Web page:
Myeloid-derived suppressor cells (MDSCs) contribute to invasion and metastasis of cancer in multiple ways, but their primary action is through suppression of the antitumor immune response [129]. Myeloid cells infiltrating into the TME during initial stages of tumorigenesis differentiate into MDSCs in the chronic proinflammatory environment of the TME. Indeed, activated T cells secrete IFN-γ, which plays a crucial role in differentiation of MDSCs from myeloid cells [130,131]. These activated MDSCs express CD40 and PD-L1, which suppress the antitumor response of T cells [132,133]. Additionally, MDSCs produce Prostaglandins E2 that amplify MDSC populations in the TME [134]. Indoleamine 2,3-dioxygenase (IDO) is often expressed on tumor cells and are responsible for recruitment of MDSCs in creating an immune-suppressive environment [135] via regulatory T cells (TRegs) which produce kynurenine in several cancers like melanoma [136]. This suggests that therapeutic targeting of IDO could be one of the central regulators of immune suppression. Similar correlation between IDO and MDSC has been observed in metastatic breast cancer patients [137]. Future studies delineating the molecular mechanism of IDO-mediated recruitment of MDSCs in breast cancer may provide innovative therapeutic strategies.
In addition to the immune suppressive property of MDSCs, recent studies show a novel nonimmunologic function of MDSCs in increasing CSCs in breast cancer, which in turn makes the tumor cells more invasive and metastatic [138,139,140]. Our study showed that PMN MDSCs are higher in the basal subset of TNBC and are recruited in a ΔNP63-dependent manner [94]. In return, these MDSC secrete prometastatic factors that increase EMT gene signatures and CSC gene signatures in the TNBC cells, making them more invasive and metastatic. In another recent example using the 4T1 TNBC mouse model, it was shown that CXCR2+ MDSCs induces cancer cell EMT by IL-6 and these CXCR2+ MDSCs promotes T cell exhaustion, suggesting that CXCR2+ MDSCs may be a potential therapeutic target of TNBC [141]. Interestingly, MDSCs differentiate to tumor-associated macrophages in tumors, which are often more immune suppressive and support cancer stem cell properties. Together, MDSC and TAMs promote EMT and metastasis of breast cancer [142]. Thus, understanding the molecular mechanism of this differentiation step is integral to development of novel drugs targeting these immune-suppressive cells in breast cancer.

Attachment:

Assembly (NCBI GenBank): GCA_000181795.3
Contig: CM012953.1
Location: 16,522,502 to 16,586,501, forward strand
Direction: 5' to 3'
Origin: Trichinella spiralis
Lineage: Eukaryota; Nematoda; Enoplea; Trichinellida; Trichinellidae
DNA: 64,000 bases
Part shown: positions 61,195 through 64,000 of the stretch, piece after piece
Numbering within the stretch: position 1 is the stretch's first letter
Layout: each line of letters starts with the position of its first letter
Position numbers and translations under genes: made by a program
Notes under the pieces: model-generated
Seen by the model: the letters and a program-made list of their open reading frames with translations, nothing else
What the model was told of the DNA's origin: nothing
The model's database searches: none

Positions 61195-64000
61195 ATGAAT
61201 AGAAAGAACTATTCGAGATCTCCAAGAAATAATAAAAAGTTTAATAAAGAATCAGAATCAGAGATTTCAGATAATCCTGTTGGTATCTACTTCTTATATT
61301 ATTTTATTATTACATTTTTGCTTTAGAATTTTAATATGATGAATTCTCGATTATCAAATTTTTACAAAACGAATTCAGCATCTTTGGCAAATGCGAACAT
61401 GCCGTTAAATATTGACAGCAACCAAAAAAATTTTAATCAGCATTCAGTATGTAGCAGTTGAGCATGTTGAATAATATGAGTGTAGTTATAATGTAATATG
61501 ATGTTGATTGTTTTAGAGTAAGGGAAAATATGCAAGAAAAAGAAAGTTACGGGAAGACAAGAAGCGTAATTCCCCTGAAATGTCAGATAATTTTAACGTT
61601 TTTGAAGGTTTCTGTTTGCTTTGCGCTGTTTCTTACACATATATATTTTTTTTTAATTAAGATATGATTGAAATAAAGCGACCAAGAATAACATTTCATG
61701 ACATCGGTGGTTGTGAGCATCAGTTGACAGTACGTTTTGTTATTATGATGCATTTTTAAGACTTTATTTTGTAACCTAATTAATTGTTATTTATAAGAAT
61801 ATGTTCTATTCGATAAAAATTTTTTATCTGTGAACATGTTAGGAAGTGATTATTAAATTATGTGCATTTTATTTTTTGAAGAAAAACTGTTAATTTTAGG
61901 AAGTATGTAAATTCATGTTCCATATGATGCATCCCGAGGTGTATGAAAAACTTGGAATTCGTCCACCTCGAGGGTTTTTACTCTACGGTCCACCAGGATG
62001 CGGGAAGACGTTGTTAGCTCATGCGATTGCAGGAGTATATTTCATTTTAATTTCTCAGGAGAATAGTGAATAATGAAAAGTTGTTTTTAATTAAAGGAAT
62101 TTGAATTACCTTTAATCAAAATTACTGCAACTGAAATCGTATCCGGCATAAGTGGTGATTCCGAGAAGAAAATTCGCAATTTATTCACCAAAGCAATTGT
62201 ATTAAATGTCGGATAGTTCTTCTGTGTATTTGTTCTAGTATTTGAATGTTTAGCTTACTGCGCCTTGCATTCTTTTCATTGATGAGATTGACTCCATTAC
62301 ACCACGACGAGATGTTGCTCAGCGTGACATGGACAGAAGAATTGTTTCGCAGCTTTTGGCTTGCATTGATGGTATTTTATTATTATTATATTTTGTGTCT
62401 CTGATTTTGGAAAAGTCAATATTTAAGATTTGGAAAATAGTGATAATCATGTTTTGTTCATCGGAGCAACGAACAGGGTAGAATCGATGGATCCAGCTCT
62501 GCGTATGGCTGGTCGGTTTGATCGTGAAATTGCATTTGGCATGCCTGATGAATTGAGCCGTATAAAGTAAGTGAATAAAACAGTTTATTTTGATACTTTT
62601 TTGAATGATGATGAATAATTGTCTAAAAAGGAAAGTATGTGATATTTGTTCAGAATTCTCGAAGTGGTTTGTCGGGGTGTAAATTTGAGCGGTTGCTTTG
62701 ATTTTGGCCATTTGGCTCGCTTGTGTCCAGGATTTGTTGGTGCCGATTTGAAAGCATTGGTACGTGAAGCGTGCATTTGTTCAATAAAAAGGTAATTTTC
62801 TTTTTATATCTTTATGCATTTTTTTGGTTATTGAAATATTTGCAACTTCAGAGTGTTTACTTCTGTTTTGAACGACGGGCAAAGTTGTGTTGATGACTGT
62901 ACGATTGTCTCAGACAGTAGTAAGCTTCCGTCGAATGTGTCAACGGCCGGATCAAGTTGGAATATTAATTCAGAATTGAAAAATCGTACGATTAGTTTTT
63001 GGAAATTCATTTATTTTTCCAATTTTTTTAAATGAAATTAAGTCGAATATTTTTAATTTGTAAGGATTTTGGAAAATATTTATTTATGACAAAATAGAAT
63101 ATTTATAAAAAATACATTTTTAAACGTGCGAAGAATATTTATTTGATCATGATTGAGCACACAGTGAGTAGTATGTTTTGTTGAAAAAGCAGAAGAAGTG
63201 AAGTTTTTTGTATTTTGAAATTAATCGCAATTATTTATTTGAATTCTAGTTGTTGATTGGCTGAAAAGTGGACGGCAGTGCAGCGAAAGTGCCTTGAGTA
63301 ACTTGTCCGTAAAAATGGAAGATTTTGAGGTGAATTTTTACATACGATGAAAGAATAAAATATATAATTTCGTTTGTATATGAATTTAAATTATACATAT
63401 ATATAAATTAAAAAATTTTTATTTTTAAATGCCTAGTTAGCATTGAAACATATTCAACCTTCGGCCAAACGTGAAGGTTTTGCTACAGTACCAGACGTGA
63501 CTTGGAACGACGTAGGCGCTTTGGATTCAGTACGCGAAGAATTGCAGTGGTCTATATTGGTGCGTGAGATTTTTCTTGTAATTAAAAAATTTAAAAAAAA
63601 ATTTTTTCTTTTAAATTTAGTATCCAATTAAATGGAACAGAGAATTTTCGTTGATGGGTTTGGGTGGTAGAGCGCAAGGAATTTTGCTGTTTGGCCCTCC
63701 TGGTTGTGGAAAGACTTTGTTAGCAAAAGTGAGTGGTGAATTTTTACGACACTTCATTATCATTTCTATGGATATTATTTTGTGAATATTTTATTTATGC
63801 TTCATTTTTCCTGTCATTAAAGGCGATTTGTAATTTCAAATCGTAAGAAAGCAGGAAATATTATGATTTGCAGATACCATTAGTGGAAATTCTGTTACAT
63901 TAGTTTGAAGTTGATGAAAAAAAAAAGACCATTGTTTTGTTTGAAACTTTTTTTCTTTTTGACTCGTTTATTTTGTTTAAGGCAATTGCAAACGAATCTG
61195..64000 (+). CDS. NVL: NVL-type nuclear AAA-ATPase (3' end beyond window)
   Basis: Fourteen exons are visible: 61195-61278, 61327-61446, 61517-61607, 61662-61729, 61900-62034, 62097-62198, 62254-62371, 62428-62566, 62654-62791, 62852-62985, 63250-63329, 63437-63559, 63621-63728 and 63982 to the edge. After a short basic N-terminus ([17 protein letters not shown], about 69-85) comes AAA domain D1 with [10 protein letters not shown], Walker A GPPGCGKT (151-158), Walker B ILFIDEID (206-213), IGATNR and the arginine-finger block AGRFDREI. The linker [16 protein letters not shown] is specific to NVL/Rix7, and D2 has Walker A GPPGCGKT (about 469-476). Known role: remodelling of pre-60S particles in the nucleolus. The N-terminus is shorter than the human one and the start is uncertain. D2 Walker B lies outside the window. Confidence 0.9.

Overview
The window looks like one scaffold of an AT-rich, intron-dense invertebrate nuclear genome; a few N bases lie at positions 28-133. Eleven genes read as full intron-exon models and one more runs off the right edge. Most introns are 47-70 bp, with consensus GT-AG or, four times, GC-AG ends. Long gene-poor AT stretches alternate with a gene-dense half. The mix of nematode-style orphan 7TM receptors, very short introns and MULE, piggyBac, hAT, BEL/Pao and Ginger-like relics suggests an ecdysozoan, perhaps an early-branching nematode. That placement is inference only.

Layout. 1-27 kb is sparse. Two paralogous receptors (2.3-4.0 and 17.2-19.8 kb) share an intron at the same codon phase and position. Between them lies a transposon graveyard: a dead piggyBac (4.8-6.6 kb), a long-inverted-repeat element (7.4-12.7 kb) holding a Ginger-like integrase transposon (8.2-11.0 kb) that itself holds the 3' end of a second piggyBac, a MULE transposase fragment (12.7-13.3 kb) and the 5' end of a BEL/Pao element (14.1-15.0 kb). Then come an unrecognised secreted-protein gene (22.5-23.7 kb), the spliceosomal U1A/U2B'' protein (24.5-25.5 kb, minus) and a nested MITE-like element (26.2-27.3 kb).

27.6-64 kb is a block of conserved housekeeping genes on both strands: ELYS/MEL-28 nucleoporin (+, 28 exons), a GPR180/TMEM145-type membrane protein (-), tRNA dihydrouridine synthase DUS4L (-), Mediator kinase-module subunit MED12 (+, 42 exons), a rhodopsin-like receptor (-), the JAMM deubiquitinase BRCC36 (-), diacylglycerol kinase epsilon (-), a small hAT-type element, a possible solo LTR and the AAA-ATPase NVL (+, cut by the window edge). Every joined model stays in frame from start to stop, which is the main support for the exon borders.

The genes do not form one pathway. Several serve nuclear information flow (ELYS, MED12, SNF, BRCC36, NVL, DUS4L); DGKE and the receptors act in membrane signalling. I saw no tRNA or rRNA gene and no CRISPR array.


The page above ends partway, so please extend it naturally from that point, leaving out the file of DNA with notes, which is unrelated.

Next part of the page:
NK cells are classically known to induce antitumor immune responses [143,144]. However, multiple recent reports suggest that they may also promote tumor progression and metastasis in cancers in part by regulating EMT [145,146,147]. IL-18, present in the TME, can upregulate PD-1 expression on NK cells, resulting in an immune suppressive phenotype [148]. NK cells residing in tumors have a reduced antibody-dependent, cell-mediated cytotoxicity (ADCC) potential, thus limiting their antitumor activity [149,150]. Interestingly, tumor cells expressing Cell Adhesion Molecule 1 (CADM1), a cell adhesion molecule directly induced by the EMT-promoting TGF-β pathway [151], are susceptible to NK cell-mediated cytotoxicity [152]. In a cohort of breast cancer patients, CADM1 expression correlated with improved patient survival [153]. While these studies point towards a strong association between NK cell function and EMT in tumors, further investigation on their role in tumorigenesis is required.
T cells are a critical regulatory factor in tumor biology. CD8+ cytotoxic T cells secrete antitumor cytokines such as TNFα and IFN-γ that restrict the growth and metastasis of tumors [154,155,156].
However, CD8+ T cells within the TME frequently exhibit an “exhausted” phenotype due to overexposure to tumor antigens and/or the presence of immune suppressive antigens on tumor cells. Exhausted T cells neither produce antitumor cytokines nor undergo proliferation, thus restricting their antitumor activities [157]. In addition, FoxP3+ Tregs help tumor cells grow and metastasize through production of protumorigenic cytokines and expression of immunomodulatory receptors that suppress immune response and facilitate tumor growth [158]. Moreover, Tregs promote β-catenin-mediated EMT during radiation-induced pulmonary fibrosis [159], however, the molecular mechanism is not clear. In this regard, in our unpublished study, we have observed high levels of Treg infiltration in a preclinical murine model of TNBC undergoing EMT. Our future studies will establish the molecular mechanisms behind the association of Tregs and EMT in TNBC. Together, these reports collectively highlight that immune cells in the TME recruited during early stages of EMT additionally assist tumor cells in their proliferation, invasion, and metastasis in breast cancer.

5. EMT, TME, and Therapeutic Resistance of Tumor Cells

Resistance to therapy is one of the biggest challenges in tumor biology and was initially identified in the early 1990s in breast cancer cells [160]. EMT was implicated in conferring resistance to both conventional therapies such as radiation and chemotherapy and targeted therapies like the estrogen antagonists, Tamoxifen and Fulvestrant or cell cycle inhibitors, each used in specific subtypes of breast cancer. However, in recent years, immunotherapy has gained momentum. Under this section, we will discuss the effects of an EMT-driven protumorigenic TME on different therapeutic options, primarily focusing on chemo and immunotherapy resistance.